[PATCH 1/3] powerpc: bare minimum checkpoint/restart implementation
orenl at cs.columbia.edu
Thu Mar 12 20:36:49 PDT 2009
Nathan Lynch wrote:
> On Tue, 24 Feb 2009 13:58:26 -0600
> "Serge E. Hallyn" <serue at us.ibm.com> wrote:
>> Quoting Nathan Lynch (ntl at pobox.com):
>>> Nathan Lynch <ntl at pobox.com> wrote:
>>>> Oren Laadan wrote:
>>>>> Nathan Lynch wrote:
>>>>>> What doesn't work:
>>>>>> * restarting a 32-bit task from a 64-bit task and vice versa
>>>>> Is there a test to bail if we attempt to checkpoint such tasks ?
>>>> No, but I'll add one if it looks too hard to fix for the next round.
>>> Unfortunately, adding a check for this is hard.
>>> The "point of no return" in the restart path is cr_read_mm, which tears
>>> down current's address space. cr_read_mm runs way before cr_read_cpu,
>>> which is the only restart method I've implemented for powerpc so far.
>>> So, checking for this condition in cr_read_cpu is too late if I want
>>> restart(2) to return an error and leave the caller's memory map
>>> intact. (And I do want this: restart should be as robust as execve.)
>>> Well okay then, cr_read_head_arch seems to be the right place in the
>>> restart sequence for the architecture code to handle this. However,
>>> cr_write_head_arch (which produces the buffer that cr_read_head_arch
>>> consumes) is not provided a reference to the task to be checkpointed,
>>> nor can it assume that it's operating on current. I need a reference
>>> to a task before I can determine whether it's running in 32- or 64-bit
>>> mode, or using the FPU, Altivec, SPE, whatever.
>>> In any case, mixing 32- and 64-bit tasks across restart is something I
>>> eventually want to support, not reject. But the problem I've outlined
>>> applies to FPU state and vector extensions (VMX, SPE), as well as
>>> sanity-checking debug register (DABR) contents. We'll need to be able
>>> to error out gracefully from restart when a checkpoint image specifies a
>>> feature unsupported by the current kernel or hardware. But I don't see
>>> how to do it with the current architecture. Am I missing something?
>> I suspect I can guess the response to this suggestion, but how about we
>> accept that if sys_restart() fails due to something like this, the
>> task is lost and can't exit gracefully?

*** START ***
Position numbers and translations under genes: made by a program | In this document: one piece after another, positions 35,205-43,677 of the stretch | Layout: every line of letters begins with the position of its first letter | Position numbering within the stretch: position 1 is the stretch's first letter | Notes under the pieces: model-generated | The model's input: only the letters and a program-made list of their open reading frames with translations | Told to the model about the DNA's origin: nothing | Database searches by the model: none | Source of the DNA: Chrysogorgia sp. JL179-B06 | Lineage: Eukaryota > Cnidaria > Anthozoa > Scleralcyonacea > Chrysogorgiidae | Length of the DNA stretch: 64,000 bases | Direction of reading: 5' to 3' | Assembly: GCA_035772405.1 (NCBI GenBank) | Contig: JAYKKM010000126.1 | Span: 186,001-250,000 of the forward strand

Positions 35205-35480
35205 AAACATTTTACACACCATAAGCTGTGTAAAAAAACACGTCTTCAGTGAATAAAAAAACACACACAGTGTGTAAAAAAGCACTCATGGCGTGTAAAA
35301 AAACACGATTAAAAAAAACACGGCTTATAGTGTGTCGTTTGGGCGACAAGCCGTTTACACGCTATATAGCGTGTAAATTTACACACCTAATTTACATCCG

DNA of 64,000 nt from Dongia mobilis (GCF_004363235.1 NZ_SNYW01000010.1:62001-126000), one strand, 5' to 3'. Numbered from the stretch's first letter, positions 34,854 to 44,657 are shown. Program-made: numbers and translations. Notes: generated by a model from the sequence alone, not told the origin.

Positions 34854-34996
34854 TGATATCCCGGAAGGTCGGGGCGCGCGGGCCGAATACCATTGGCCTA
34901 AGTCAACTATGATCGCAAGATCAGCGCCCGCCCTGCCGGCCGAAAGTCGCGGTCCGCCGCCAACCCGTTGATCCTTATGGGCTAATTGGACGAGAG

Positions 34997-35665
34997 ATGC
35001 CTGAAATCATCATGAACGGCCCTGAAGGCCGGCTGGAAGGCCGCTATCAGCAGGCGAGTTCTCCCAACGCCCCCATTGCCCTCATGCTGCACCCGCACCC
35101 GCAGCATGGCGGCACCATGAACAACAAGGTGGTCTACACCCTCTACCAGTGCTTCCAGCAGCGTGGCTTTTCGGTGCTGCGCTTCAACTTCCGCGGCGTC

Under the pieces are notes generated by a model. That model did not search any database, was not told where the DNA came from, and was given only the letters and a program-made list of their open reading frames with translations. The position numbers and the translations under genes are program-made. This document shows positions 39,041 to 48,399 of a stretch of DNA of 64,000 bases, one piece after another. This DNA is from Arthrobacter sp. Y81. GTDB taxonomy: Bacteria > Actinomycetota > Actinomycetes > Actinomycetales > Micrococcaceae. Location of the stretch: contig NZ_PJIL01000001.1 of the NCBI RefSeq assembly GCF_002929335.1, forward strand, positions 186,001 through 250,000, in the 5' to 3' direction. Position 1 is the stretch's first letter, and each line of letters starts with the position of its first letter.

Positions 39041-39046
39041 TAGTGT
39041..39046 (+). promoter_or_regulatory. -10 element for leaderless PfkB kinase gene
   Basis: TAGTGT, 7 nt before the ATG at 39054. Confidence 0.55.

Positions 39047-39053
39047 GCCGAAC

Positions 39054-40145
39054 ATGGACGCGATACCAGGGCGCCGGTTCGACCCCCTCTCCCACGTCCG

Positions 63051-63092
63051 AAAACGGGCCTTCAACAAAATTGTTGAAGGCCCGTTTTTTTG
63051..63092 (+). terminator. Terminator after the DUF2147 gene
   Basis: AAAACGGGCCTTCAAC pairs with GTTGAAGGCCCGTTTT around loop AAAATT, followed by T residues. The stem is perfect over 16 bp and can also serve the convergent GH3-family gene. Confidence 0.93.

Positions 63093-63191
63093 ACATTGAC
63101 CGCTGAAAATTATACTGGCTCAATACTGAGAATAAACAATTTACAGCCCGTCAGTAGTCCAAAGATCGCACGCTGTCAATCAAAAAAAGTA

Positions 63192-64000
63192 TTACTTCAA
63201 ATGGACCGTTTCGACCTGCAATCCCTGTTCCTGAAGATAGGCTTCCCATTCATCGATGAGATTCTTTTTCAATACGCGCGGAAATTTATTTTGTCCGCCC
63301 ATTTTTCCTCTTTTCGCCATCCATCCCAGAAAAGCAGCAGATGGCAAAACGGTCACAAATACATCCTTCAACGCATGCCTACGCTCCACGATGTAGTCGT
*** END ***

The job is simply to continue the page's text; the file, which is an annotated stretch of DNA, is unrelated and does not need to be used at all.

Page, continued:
> In the short term it might be necessary. But the restart code should
> forcibly kill the task instead of returning an error back up to
> userspace in this case. Once the memory map of the process has been
> altered, there is no point in allowing it to continue (and likely dump
> a useless core). Btw, this failure mode seems to apply when
> cr_read_files() fails, too...
> But in the long term, things need to be more robust (e.g. restart(2)
> returns ENOEXEC without messing with current->mm). I think it's worth
> looking at how execve operates... if I understand correctly, it sets up
> a new mm_struct disconnected from the current task and activates it at
> the last moment.
That's a good idea, and I have considered it in the past.
However, it is easier to restarti a task in its own, new, context,
including the MM. For instance, you can leverage all memory syscalls.
An in-between way would be to switch to the new MM but not tear down
the original one, but rather save it along side. If a failure occur -
Then, you'll have to ask the same question about all other resources -
signal handlers, open files, etc. Either you make all changes atomic
at once, or none - if you want the operation to be non-intrusive in
the case of an error.
However, I do think that this is not necessary: the tasks that are
doing the restart have been created from scratch for that purpose,
so they need not return any specific value to the user. It is the
task that initiates the restart that needs to handle error gracefully.
The scheme I proposed in the previous email does exactly that.
(This does not apply to self-restart, for obvious reasons, but that
is a special case anyway).
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